You might also consider practicing a little extra self-care to get through your vulnerable state.
5. Let it out.
Many people believe meditation is solely about peaceful relaxation and positivity. That’s certainly part of it, but it’s also about fully accepting and loving yourself– even the parts that sometimes hurt or feel uncomfortable.
Life is like a rollercoaster with ups and downs, twists and turns, thrills and fears. Some parts are exhilarating, while other parts have you hanging on for dear life. The point is you don’t experience only good things in life, so why try to accept only good things?
Your emotions are part of who you are, even the difficult, negative ones like fear, anger, shame, sadness, and loneliness.
It’s human nature to feel and to cry. Don’t block it. Embrace it. Own it. Feel it. Process it.
Just let it out.
6. Find healthy ways to express yourself.
Some people are frequent criers during meditation, some cry occasionally, and others never shed a single tear.
Your reaction is normal for you, but if it continues to happen and it makes you uncomfortable, try finding healthy ways to deal with your emotions as they arise rather than pushing them aside or avoiding them altogether.
If you can’t deal with something in the moment when you feel it, make a point to revisit it as soon as you can and don’t put it off.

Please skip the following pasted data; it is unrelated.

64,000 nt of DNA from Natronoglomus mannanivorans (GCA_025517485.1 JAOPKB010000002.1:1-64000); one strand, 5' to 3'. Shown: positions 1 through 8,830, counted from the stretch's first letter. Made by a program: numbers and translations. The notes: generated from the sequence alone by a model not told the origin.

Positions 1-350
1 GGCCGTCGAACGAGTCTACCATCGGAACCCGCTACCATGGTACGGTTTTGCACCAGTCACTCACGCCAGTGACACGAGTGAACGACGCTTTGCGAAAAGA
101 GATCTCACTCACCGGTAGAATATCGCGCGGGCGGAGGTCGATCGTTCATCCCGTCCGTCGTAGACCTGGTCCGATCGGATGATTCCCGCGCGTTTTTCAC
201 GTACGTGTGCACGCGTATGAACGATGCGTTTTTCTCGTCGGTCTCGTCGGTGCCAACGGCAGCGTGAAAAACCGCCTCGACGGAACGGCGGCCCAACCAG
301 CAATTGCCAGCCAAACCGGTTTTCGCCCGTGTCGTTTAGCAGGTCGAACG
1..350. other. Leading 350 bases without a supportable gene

While meditation is a healthy copy mechanism for life’s stressors, there are plenty of other ways to deal if you prefer tearless meditation sessions.
7. Know when to ask for help.
While meditation and crying are generally cleansing and quite beneficial, difficult emotions may surface that are hard to understand or deal with on your own.
Although relatively uncommon, some people experience adverse effects like retraumatization or increased anxiety during meditation. This can exacerbate existing mental health conditions, making it difficult to function or process your feelings.
Just as there’s no shame in crying, there’s no shame in seeking assistance in dealing with past trauma or pent-up emotions. With so much help available, there’s no need to try to fix it on your own.
Consider consulting a mental health professional for counseling and/or medications to help.
Meditation is a powerful tool you can use to get in touch with your feelings and learn about yourself, and there’s no right or wrong way to experience it.
Not crying is as normal as crying, and either response is a perfectly healthy way to process your emotions, whether positive or negative.